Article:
The FINANCIAL — Gender parity progress is painfully slow in the global power and utilities sector with the number of women in board positions rising just 1% in the last three years, according to EY’s annual Women in Power and Utilities Index 2016 (Index).
The Index — which identified the largest 200 utilities by revenue and ranked them according to representation of women in executive positions — found only 25 women in board executive positions globally (5%). Research also shows women occupy just 19% of non-executive board positions and 14% of senior management team (SMT) roles. The proportion of women in SMT roles was the only statistic to increase each year from 12% in 2014 and 13% in 2015.
With 345 women out of a total 2,149 positions (16%) currently in board roles it will take 515 more women appointed to reach just 40% representation. And to grow from the existing 5% women in board executive roles to 10% requires another 24 women be appointed.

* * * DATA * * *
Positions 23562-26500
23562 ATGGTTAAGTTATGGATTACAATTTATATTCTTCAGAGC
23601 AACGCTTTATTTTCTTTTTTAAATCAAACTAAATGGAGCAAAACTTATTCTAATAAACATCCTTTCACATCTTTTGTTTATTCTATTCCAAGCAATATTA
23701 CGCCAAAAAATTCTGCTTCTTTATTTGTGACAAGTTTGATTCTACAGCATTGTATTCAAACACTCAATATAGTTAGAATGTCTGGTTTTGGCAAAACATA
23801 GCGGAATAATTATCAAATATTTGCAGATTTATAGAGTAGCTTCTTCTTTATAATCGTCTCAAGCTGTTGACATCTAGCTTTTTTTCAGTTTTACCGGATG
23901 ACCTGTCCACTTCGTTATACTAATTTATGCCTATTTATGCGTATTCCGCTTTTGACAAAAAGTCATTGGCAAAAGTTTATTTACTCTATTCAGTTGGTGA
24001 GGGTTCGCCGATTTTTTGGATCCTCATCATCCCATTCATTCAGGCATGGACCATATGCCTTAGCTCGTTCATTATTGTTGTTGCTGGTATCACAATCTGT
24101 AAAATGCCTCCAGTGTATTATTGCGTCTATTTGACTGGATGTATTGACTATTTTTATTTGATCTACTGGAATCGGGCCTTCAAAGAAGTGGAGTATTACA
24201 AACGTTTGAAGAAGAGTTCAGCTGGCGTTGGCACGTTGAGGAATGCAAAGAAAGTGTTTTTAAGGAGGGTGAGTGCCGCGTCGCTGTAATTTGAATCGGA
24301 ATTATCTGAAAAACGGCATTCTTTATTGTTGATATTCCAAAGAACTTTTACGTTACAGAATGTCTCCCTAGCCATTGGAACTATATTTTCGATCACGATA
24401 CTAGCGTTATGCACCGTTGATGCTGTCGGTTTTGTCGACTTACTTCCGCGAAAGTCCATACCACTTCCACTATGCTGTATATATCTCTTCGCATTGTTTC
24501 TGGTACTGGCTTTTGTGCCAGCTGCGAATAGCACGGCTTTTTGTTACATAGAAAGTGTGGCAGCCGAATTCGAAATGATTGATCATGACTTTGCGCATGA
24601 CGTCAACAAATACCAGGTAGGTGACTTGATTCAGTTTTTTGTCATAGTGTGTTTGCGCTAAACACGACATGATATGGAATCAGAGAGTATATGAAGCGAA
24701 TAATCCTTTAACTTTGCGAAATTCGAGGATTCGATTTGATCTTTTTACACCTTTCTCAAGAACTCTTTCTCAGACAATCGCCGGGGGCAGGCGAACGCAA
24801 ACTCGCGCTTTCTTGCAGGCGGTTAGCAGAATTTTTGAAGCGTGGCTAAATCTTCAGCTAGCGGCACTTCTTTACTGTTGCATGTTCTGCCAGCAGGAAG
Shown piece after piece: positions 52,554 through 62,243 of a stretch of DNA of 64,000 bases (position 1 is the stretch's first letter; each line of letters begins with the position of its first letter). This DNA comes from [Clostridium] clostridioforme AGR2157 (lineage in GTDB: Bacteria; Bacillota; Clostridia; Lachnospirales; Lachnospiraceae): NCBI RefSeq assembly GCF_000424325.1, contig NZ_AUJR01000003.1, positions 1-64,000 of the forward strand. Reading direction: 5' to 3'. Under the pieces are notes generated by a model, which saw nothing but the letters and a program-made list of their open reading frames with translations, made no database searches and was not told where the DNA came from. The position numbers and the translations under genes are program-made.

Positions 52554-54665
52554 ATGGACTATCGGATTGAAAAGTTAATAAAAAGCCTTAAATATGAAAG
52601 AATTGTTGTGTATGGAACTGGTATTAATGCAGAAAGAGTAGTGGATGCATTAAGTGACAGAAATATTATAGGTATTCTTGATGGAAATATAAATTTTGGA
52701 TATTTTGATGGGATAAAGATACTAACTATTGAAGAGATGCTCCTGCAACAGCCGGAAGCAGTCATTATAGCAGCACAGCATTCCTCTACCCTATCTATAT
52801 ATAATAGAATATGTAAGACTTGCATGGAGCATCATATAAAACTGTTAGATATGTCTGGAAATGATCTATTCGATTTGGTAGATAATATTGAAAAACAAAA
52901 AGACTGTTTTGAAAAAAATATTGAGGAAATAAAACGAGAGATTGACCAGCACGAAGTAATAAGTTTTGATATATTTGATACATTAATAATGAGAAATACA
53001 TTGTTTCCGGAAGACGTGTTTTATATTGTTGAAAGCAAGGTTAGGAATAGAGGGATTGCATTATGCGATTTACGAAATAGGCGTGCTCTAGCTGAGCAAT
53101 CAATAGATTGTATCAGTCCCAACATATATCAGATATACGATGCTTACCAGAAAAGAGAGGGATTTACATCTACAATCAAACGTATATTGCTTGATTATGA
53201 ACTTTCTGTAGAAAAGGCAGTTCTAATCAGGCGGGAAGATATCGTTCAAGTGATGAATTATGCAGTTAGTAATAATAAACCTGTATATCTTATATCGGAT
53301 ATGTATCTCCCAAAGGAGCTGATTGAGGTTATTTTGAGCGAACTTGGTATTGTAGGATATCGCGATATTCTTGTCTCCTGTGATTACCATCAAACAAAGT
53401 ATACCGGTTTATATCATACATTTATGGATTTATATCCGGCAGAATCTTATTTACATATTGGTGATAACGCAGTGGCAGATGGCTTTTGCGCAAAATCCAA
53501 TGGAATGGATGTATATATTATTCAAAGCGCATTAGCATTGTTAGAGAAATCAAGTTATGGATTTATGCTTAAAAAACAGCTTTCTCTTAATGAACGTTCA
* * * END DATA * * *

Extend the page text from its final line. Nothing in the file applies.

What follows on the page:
Alison Kay, EY’s Global Vice Chair ‒ Industry, says:
“At the current rate of progress, it will take 72 years to reach 40% women on boards in the power and utilities sector. That’s too long. Companies must address what’s holding them back from better diversity at the boardroom table — especially when research into the top 200 utilities shows the most gender-diverse outperformed the least gender-diverse by 14.8% on return on equity.”
Regionally, the Americas have the highest percentage of female board executives (led by Latin America with 9%), followed closely by Europe (7%). These regions also top the list for the percentage of women in non-executive board roles. Asia-Pacific had the lowest percentage of women board executives at just 3%.
“While diversity comes in many forms — such as age, ethnicity, sexual orientation and nationality — ensuring women are present at the boardroom table is an important starting point for utilities. International Women’s Day is celebrated tomorrow and research like this highlights that it’s time to take action and to put gender on the agenda,” says Kay.